Postby ricochet » Wed Jul 13, 2005 5:56 pm

I have a demented elderly lady patient in the nursing home who was a lifelong piano player. Got to where she couldn't play it any more (arthritis in the hands), so she took up harp blowing.
:7

"A cheerful heart is good medicine."
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RE: Solo Piano (Hey Doc, Mike, Ric , & Othe

Postby fred » Wed Jul 13, 2005 9:32 pm

Bubba, Ric--that's good stuff! Attitude is everything. Sadly, there was another thread I followed that was stoked by some dh that claimed to be bored w/playing. Man, if your head's on straight & you've got any ability/vehicle at all to make music--that's just plain sicko!
Happy to be here!
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RE: Solo Piano (Hey Doc, Mike, Ric , & Othe

Postby jeffl » Wed Jul 13, 2005 11:06 pm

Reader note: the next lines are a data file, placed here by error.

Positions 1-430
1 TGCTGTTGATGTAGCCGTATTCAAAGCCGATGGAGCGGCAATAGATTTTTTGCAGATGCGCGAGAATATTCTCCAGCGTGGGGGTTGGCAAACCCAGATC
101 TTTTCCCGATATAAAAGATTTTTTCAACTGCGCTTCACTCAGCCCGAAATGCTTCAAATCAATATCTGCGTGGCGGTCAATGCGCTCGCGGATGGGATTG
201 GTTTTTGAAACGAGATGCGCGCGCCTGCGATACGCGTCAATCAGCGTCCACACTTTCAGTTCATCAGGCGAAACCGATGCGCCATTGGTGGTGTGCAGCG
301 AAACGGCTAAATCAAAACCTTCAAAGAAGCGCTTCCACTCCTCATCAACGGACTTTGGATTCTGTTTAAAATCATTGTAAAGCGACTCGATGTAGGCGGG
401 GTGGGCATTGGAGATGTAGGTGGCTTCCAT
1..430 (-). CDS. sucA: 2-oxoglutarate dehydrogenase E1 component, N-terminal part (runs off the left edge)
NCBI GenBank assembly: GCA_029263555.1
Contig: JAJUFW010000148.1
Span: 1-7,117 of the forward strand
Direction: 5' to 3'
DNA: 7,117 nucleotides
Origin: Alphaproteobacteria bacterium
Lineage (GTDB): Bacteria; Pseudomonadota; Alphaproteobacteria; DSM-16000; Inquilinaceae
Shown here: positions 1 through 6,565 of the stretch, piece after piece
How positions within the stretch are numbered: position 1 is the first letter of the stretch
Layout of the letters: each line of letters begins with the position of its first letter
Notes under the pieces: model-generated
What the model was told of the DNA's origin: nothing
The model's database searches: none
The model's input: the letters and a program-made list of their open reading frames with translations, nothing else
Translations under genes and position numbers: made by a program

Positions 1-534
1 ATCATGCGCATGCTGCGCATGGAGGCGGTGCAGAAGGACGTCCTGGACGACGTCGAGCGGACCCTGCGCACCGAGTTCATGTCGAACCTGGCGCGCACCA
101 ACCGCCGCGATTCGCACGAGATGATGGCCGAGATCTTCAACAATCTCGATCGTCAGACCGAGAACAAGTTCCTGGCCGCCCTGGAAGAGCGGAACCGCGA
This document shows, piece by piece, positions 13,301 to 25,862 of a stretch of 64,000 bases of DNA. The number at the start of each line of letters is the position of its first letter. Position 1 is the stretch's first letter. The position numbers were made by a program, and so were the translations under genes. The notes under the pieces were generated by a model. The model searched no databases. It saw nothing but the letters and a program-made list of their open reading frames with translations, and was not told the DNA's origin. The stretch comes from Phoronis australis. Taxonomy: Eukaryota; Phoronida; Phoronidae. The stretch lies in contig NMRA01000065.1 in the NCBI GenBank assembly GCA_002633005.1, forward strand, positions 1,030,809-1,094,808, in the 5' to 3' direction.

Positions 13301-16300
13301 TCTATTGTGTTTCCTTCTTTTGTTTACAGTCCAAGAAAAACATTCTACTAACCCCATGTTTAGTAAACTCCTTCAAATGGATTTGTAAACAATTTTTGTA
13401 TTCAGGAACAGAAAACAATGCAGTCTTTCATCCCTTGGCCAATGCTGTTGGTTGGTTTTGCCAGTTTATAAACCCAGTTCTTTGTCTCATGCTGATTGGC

>I have a demented elderly lady patient in the nursing home
>who was a lifelong piano player. Got to where she couldn't
>play it any more (arthritis in the hands), so she took up
>harp blowing.
> :7
>
>"A cheerful heart is good medicine."
So did you offer to jam with her,Rico? She couldn't be any more demented than you, so where could the problem be....? (I also knew a great honky-tonk piano player,who had made his living in barrelhouses,who had to quit cuz of arthritis-that does suck (diffuse pun).
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RE: Solo Piano (Hey Doc, Mike, Ric , & Othe

Postby ricochet » Thu Jul 14, 2005 12:33 am

>She couldn't be any more demented than you....?

For sure!